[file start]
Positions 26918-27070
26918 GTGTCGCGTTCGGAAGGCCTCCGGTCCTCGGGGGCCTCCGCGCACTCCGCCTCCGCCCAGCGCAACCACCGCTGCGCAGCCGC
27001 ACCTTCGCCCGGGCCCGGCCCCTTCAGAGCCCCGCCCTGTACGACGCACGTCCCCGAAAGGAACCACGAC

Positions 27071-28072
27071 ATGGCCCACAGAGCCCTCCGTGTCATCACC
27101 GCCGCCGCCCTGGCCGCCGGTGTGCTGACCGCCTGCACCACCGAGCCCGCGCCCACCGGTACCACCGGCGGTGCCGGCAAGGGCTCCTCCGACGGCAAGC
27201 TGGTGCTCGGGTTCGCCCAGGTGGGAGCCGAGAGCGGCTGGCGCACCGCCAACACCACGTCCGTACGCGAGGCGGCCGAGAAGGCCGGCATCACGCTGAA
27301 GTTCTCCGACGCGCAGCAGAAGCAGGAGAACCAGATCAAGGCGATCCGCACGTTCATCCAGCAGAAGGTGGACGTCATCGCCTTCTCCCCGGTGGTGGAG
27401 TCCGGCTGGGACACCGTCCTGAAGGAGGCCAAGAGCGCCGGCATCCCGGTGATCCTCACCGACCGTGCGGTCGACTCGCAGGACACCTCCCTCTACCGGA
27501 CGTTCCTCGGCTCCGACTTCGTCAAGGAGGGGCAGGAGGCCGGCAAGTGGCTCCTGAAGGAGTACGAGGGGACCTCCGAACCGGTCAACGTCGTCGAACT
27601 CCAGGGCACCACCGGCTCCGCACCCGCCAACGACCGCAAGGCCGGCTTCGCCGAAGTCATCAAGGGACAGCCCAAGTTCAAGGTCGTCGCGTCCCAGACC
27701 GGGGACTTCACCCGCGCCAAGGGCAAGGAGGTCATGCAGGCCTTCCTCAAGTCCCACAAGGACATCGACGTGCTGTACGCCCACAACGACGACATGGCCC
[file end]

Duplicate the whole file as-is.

Positions 26918-27070
26918 GTGTCGCGTTCGGAAGGCCTCCGGTCCTCGGGGGCCTCCGCGCACTCCGCCTCCGCCCAGCGCAACCACCGCTGCGCAGCCGC
27001 ACCTTCGCCCGGGCCCGGCCCCTTCAGAGCCCCGCCCTGTACGACGCACGTCCCCGAAAGGAACCACGAC

Positions 27071-28072
27071 ATGGCCCACAGAGCCCTCCGTGTCATCACC
27101 GCCGCCGCCCTGGCCGCCGGTGTGCTGACCGCCTGCACCACCGAGCCCGCGCCCACCGGTACCACCGGCGGTGCCGGCAAGGGCTCCTCCGACGGCAAGC
27201 TGGTGCTCGGGTTCGCCCAGGTGGGAGCCGAGAGCGGCTGGCGCACCGCCAACACCACGTCCGTACGCGAGGCGGCCGAGAAGGCCGGCATCACGCTGAA
27301 GTTCTCCGACGCGCAGCAGAAGCAGGAGAACCAGATCAAGGCGATCCGCACGTTCATCCAGCAGAAGGTGGACGTCATCGCCTTCTCCCCGGTGGTGGAG
27401 TCCGGCTGGGACACCGTCCTGAAGGAGGCCAAGAGCGCCGGCATCCCGGTGATCCTCACCGACCGTGCGGTCGACTCGCAGGACACCTCCCTCTACCGGA
27501 CGTTCCTCGGCTCCGACTTCGTCAAGGAGGGGCAGGAGGCCGGCAAGTGGCTCCTGAAGGAGTACGAGGGGACCTCCGAACCGGTCAACGTCGTCGAACT
27601 CCAGGGCACCACCGGCTCCGCACCCGCCAACGACCGCAAGGCCGGCTTCGCCGAAGTCATCAAGGGACAGCCCAAGTTCAAGGTCGTCGCGTCCCAGACC
27701 GGGGACTTCACCCGCGCCAAGGGCAAGGAGGTCATGCAGGCCTTCCTCAAGTCCCACAAGGACATCGACGTGCTGTACGCCCACAACGACGACATGGCCC